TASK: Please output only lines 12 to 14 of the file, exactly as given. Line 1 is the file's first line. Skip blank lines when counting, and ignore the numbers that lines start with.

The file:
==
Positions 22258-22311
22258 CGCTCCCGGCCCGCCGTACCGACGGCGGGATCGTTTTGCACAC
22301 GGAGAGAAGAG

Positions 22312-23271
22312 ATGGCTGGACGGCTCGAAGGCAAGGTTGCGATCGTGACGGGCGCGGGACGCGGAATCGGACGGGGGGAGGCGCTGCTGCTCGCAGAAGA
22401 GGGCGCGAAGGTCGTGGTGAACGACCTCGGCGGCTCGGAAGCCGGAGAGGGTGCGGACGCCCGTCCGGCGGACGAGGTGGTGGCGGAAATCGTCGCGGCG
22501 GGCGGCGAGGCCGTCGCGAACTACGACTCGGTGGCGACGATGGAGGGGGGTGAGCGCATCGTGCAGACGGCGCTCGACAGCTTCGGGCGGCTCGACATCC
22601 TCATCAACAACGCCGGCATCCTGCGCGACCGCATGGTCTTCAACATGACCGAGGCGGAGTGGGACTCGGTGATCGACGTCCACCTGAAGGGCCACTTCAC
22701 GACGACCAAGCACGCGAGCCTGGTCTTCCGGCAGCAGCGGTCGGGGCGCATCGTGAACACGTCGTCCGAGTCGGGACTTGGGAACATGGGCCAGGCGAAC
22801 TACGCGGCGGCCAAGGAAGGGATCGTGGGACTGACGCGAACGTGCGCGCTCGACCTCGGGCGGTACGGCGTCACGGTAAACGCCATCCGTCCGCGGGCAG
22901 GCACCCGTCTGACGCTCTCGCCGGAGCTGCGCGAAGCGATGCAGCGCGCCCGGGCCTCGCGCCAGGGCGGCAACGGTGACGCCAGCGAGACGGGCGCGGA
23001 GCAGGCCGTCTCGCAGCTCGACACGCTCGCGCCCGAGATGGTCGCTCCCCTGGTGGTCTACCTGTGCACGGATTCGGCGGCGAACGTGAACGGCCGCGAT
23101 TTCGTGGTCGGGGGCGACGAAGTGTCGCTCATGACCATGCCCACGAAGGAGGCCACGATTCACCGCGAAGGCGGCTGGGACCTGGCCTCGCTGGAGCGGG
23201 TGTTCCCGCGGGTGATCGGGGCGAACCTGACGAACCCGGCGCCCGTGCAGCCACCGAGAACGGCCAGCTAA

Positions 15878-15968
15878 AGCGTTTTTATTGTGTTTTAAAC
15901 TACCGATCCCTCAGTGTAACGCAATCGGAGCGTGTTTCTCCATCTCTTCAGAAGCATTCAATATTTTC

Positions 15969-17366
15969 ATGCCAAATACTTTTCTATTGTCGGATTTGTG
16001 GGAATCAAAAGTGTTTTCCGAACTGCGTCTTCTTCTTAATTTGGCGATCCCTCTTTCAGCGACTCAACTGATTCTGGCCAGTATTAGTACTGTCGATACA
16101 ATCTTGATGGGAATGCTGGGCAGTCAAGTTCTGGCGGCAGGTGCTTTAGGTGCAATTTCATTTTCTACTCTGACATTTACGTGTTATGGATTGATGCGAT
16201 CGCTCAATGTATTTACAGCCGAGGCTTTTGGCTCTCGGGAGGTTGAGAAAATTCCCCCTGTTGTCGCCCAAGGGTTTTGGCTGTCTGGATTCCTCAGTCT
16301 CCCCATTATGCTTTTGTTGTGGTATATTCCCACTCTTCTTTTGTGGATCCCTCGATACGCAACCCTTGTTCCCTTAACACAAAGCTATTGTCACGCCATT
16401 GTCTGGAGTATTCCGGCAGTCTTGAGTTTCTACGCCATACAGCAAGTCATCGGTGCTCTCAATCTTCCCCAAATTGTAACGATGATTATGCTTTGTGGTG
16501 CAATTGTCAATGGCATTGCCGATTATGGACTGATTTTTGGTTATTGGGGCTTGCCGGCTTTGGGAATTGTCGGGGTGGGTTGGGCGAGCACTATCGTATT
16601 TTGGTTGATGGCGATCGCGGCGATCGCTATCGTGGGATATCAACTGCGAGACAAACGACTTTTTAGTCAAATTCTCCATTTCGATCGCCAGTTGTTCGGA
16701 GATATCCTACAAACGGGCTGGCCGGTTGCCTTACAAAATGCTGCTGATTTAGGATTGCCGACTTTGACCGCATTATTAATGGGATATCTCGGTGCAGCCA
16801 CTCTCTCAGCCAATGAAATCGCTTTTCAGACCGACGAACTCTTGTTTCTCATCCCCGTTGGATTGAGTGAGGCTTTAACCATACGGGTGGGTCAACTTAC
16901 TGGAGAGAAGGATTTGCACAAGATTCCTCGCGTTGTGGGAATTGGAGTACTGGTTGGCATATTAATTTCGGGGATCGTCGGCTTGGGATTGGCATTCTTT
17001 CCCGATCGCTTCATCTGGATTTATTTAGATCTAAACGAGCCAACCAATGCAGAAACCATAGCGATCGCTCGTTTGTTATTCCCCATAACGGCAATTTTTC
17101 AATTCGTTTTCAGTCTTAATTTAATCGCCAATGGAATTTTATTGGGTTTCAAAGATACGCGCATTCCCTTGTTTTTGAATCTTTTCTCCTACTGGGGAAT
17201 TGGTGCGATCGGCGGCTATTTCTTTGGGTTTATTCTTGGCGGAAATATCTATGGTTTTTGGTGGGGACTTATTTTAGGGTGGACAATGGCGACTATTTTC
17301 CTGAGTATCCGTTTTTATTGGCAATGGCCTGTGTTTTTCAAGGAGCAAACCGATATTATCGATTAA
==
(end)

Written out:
23001 GCAGGCCGTCTCGCAGCTCGACACGCTCGCGCCCGAGATGGTCGCTCCCCTGGTGGTCTACCTGTGCACGGATTCGGCGGCGAACGTGAACGGCCGCGAT
23101 TTCGTGGTCGGGGGCGACGAAGTGTCGCTCATGACCATGCCCACGAAGGAGGCCACGATTCACCGCGAAGGCGGCTGGGACCTGGCCTCGCTGGAGCGGG
23201 TGTTCCCGCGGGTGATCGGGGCGAACCTGACGAACCCGGCGCCCGTGCAGCCACCGAGAACGGCCAGCTAA